Facts are stubborn things; and whatever may be our wishes, our inclinations, or the dictates of our passion, they cannot alter the state of facts and evidence. John Adams
Google the news on Autism right now and you will find hundreds of references to a report in the British Medical Journal declaring findings in a 1998 UK paper linking autism to the MMR vaccine were fraudulent. One pundit after another has declared this the final word on the subject. Andrew Wakefield, one of thirteen authors of the original peer reviewed paper published in The Lancet, has been exposed as a fraud. His paper has been retracted. Vaccines are safe. We can finally put this issue to rest. But of course we can’t. The facts remain as they were.
The BMJ article was written by free lance reporter Brian Deer, a name familiar to followers of the autism vaccine controversy as is Wakefield. Deer compared medical histories from the primary care physicians of the twelve children reported on by Wakefield et al, to the histories documented in the paper, concluding any discrepancies to be faked. It doesn’t follow. Wakefield et al didn’t have access to the primary records. Deer shouldn’t have it either. They are confidential in the UK as they are in the US. The only way to demonstrate fraud would be to show that the history provided to the authors by the parents was different from that reported in the paper. I know that. Deer knows that. The editors of the BMJ know that. But the BMJ, despite its name, isn’t a scientific journal. It is a trade magazine deriving a significant share of its revenues from pharmaceutical advertizing. Deer has no training in either medicine or science. Neither do I. He is a reporter with no more qualifications to make medical judgments than I do.
No new study has been done. No one has ever seriously refuted Wakefield’s essential findings, which were: the twelve children had autism; they were referred to him because they also had bowel disease (Wakefield is a gastroenterologist); parents of eight of the children reported onset of autism at about the time they received the MMR vaccine; the children had residual measles virus in their guts. The authors found no causal relationship between autism and MMR but concluded the issue needed more study. In a press conference later Wakefield said if it were his children he would have them vaccinated separately for measles, mumps, and rubella, an option available in the UK at the time but since withdrawn.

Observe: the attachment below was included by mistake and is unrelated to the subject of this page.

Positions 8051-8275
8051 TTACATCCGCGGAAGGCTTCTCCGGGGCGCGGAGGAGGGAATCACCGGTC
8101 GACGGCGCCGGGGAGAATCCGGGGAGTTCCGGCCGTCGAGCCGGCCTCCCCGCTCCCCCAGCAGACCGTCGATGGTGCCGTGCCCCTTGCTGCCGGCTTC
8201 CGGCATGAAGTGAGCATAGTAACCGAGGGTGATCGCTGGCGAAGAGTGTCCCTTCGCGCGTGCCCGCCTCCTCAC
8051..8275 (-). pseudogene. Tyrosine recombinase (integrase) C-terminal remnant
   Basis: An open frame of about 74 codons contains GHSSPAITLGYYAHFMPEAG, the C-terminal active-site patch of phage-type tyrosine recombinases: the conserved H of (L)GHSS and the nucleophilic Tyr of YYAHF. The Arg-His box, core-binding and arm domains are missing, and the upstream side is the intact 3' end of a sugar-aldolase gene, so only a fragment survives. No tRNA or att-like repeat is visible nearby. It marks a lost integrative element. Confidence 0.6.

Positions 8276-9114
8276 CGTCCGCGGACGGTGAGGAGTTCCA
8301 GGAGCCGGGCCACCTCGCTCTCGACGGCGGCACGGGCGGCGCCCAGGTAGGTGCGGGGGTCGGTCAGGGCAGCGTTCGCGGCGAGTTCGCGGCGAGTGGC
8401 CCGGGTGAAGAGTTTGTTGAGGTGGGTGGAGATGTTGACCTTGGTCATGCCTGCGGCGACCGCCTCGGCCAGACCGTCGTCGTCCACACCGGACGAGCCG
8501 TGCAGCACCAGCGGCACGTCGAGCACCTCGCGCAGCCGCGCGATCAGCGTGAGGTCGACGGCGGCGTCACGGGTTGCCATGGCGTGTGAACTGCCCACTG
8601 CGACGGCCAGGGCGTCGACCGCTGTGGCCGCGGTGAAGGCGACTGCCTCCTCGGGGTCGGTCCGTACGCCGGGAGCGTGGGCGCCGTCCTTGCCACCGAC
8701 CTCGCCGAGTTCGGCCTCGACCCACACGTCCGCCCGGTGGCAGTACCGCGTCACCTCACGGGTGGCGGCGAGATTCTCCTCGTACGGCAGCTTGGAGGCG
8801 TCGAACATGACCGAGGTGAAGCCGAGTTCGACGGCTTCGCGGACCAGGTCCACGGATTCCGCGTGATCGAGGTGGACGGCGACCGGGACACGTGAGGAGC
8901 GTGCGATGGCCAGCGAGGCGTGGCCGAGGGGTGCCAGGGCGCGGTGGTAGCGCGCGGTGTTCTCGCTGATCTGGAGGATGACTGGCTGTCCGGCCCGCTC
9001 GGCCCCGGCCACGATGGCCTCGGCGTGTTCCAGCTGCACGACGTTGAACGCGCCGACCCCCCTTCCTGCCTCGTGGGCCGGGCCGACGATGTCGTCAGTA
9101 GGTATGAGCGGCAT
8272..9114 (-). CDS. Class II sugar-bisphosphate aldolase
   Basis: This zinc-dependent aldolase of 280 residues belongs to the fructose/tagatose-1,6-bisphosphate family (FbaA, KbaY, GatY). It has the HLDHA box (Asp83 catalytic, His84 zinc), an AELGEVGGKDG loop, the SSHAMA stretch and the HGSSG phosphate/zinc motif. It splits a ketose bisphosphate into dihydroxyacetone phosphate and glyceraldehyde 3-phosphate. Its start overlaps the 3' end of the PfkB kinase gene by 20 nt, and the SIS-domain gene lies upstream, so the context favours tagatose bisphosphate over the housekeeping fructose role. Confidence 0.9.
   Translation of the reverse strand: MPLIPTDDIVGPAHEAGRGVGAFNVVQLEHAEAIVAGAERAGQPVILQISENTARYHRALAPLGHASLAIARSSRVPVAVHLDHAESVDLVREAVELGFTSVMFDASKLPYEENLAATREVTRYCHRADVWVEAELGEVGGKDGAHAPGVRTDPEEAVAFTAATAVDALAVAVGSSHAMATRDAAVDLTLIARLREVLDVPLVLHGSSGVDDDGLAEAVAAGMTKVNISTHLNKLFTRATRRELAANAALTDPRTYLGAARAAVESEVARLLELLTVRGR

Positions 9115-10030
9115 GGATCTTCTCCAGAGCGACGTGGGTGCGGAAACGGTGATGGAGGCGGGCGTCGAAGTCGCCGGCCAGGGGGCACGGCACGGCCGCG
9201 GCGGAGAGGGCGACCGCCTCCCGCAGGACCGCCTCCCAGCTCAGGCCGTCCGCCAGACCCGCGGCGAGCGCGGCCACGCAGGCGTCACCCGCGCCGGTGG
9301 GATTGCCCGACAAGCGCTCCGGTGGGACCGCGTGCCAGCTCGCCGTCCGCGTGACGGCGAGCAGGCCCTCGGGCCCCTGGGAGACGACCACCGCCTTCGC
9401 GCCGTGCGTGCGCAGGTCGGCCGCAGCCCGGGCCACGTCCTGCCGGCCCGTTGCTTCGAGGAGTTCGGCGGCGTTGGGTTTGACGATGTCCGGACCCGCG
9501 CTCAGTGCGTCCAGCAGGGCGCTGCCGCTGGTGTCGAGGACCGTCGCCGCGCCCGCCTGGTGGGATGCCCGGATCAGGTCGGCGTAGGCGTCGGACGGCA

Wakefield’s reputation has been thoroughly trashed in the media. His UK medical license has been revoked. In the ongoing furor most of the original authors, like Galileo, recanted. But excoriating one doctor for challenging the safety of one vaccine isn’t going to do much for restoring confidence in that vaccine of for vaccines in general. It isn’t going to do much for getting at the truth either. UK public health officials made an example of Wakefield. It would take a courageous researcher to take on a project that might find fault with the childhood vaccination program. Precious few have.
The fact is incidence of autism soared about twenty years ago at about the time the number of childhood vaccinations increased dramatically. Claiming the issue has been studied to death isn’t going to work until public officials actually do the study. The truth is they haven’t. No one has looked seriously at the cumulative effect of so many vaccines during pregnancy and in very small children. It has been obvious to the autism community, though not until very recently to health officials or the medical community, that autism can’t be simply genetic. It must have environmental triggers. Until ruled out definitively vaccines remain suspect. Parents have been pleading for years for a straightforward comparison of vaccinated vs. unvaccinated children. So far public officials have refused, in all appearance for fear of what they might find. They are going to have to do it though. If autism is as much more common among the vaccinated as it appears to be we need to know why. There must be something we can do to make the program safer. Autism isn’t going away by itself. Until we find out what’s causing it and do something about it, it will remain pandemic. That’s a fact.
Norm Roberts is a retired business analyst living in Plano, Texas. His 9 year old grandson has autism.